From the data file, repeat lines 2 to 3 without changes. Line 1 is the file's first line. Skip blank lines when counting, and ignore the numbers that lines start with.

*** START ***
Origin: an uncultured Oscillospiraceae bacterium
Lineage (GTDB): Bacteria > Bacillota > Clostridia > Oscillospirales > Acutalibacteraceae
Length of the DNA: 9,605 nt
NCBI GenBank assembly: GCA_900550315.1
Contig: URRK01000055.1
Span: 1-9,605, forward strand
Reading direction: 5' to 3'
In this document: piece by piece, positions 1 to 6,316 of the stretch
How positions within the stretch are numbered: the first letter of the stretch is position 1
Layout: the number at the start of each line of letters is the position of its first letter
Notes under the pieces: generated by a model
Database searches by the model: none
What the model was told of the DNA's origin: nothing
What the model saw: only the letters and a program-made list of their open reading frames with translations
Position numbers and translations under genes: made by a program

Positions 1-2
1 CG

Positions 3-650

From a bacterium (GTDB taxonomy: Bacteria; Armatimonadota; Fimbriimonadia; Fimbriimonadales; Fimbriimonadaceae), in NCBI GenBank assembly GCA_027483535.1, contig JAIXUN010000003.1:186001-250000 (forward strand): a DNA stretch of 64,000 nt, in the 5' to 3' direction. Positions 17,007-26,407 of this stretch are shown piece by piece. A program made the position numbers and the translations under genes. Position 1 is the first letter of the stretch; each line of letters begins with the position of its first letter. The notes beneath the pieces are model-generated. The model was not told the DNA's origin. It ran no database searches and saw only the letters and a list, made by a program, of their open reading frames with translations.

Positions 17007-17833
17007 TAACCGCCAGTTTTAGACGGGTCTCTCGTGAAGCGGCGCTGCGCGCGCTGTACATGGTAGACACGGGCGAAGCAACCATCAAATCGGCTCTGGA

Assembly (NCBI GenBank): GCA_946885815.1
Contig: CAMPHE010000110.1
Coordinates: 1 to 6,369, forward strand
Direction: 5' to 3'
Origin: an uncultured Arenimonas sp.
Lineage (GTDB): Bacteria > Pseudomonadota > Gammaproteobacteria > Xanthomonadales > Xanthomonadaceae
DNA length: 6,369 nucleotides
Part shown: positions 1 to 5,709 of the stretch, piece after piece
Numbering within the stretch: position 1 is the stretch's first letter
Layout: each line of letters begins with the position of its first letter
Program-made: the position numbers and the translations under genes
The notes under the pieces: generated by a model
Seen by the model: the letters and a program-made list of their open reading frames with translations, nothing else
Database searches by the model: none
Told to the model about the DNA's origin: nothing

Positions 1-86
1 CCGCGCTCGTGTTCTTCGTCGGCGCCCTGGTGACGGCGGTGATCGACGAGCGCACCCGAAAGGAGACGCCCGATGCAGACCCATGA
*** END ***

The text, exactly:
Lineage (GTDB): Bacteria > Bacillota > Clostridia > Oscillospirales > Acutalibacteraceae
Length of the DNA: 9,605 nt